This week in languages: February 3, 2017

by on February 3, 2017



Thanks to nanotechnology and to the Rosetta Project, a ‘language library initiative’ developed by the Long Now Foundation, it is now possible to wear a small pendant containing text in over a thousand languages. Said text is of course only visible with a microscope, and the necklace is only available to those willing to donate $1,000 to the foundation. But even so, it serves as a powerful reminder of the importance of language preservation.

Together with the American Association for the Advancement of Science (AAAS) and 150 other groups from the science community, the Linguistic Society of America has stated its opposition to the recent Executive Order issued by US President Donald Trumps’ administration, which would bar immigration and travel from selected Middle Eastern countries. Read their statement to Trump here. LSA will soon address the linguistic aspects of their opposition to the order.

Does a representative Standard Swedish (Rikssvenska) accent exist? A Swedish linguistics professor has collaborated with a recruitment consultant firm to create a new Standard Swedish accent and has even trained voice actors to speak with it. The point? “The new Standard Swedish shows in a slightly absurd way that there is no such thing as correct Swedish, at least not if we want to let people across the whole of Sweden be represented, or want to just let some imaginary “ur-Swedish” be the measure.”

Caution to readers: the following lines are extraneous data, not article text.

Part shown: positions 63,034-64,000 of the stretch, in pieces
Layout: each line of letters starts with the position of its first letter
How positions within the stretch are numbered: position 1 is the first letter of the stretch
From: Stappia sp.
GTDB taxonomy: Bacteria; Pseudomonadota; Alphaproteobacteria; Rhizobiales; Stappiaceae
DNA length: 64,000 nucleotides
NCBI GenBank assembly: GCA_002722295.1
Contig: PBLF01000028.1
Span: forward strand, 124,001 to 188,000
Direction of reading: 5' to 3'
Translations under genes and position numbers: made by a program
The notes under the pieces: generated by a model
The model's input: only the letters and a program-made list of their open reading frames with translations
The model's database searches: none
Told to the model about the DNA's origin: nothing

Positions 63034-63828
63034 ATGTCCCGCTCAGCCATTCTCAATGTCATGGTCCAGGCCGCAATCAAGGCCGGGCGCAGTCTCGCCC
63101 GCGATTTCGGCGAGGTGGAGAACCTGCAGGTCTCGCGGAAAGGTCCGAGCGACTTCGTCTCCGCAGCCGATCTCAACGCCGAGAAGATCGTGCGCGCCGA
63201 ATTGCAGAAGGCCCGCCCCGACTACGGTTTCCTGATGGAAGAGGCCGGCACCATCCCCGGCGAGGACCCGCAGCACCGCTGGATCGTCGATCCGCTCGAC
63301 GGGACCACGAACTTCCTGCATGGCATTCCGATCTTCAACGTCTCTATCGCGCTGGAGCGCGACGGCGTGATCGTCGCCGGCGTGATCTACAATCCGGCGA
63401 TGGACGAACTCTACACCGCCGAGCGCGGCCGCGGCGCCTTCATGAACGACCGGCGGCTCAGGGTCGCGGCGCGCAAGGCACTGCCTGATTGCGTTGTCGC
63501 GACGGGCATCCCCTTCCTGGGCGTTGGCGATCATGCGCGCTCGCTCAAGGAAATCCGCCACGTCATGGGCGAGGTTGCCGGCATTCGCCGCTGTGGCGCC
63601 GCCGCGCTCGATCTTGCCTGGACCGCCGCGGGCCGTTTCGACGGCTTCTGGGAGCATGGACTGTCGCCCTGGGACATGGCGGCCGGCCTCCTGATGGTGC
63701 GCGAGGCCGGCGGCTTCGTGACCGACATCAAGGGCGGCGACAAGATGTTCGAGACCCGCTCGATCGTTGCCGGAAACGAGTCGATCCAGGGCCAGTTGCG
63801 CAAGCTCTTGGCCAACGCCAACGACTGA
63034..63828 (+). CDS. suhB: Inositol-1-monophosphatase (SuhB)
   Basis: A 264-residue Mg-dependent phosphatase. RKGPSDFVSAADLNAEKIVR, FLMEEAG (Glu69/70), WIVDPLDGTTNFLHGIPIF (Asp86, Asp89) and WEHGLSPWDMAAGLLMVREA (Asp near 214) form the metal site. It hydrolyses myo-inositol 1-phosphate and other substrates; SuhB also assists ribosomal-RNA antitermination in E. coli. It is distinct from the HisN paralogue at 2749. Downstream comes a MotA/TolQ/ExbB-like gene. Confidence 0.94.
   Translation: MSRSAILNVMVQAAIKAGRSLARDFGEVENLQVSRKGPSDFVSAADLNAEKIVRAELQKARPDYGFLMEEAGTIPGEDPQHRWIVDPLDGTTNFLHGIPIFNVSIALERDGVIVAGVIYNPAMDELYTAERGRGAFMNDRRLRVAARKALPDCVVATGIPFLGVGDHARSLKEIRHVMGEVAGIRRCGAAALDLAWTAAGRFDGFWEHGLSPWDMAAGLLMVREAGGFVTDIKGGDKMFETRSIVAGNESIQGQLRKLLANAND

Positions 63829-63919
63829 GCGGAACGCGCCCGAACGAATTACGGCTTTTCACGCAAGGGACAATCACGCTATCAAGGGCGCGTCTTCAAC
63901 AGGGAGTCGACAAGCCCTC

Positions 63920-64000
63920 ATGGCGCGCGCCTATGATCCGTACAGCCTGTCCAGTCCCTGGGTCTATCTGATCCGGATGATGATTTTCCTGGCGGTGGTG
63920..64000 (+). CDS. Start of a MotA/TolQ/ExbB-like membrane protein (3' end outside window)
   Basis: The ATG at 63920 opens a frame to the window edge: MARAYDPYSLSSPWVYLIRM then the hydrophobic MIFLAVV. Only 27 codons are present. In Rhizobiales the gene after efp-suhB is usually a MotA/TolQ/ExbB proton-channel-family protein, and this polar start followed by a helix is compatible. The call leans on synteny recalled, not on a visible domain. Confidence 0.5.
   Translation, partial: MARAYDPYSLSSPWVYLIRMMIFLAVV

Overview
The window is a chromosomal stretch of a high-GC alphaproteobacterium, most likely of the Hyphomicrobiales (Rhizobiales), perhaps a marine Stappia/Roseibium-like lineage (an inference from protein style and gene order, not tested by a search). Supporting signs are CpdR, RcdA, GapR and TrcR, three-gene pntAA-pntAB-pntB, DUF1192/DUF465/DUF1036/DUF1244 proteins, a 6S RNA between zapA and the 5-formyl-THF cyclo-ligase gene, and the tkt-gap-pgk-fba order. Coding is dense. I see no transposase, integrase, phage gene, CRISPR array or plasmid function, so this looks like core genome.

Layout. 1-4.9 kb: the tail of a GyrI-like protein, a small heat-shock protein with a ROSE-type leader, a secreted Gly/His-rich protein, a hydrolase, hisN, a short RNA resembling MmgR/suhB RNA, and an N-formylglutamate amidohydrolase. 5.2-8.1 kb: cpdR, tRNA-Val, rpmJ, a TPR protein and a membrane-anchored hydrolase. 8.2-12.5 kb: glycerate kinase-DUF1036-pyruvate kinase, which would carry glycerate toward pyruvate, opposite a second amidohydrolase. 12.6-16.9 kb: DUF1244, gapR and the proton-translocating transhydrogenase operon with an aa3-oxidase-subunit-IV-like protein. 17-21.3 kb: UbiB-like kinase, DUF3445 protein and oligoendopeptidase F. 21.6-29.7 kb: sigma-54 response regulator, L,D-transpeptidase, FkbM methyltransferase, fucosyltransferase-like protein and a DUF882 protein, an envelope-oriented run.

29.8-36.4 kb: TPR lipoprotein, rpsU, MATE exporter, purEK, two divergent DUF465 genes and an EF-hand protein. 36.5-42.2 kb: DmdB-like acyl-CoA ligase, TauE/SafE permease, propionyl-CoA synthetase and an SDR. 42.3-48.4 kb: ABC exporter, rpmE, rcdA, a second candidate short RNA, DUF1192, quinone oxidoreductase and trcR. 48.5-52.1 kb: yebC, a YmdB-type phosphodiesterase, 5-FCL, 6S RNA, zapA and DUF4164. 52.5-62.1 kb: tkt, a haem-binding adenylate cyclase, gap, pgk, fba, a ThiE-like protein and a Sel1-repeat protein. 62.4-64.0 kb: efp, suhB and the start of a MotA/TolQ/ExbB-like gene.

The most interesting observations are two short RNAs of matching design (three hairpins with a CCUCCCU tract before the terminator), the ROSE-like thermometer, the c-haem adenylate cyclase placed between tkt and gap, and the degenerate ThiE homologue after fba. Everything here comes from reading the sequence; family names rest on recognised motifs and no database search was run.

Commentaries and Features

What’s in a sign? Priscilla Goy profiles Singapore Sign Language in this piece for The Straits Times. Through the local deaf community of about 500,000 people, the language has evolved organically with influence from Shanghainese Sign Language, American Sign Language, locally-developed signs and Signing Exact English (“a system of word-for-word signing which follows the English sentence structure and is not used widely for communication”, as Goy explains. To bring the language to more people, the Singapore Association for the Deaf is working on an app.

In the age of the post-truth, is there a place for facts? There’s reason why we see dictionaries as the “platonic ideal of the dictionary”, writes Philip Seargeant in The Independent. But user beware: “Language has the ability to be surprisingly stable, despite its constant evolution and endless variety.”

Of emperors, multilingual lives, and walls: In view of US President Donald Trump’s first weeks in office, Ilan Stavans reflects on the history of presidents in the US and how it reflects the changing face and role of the Spanish language in the US for The New York Times.

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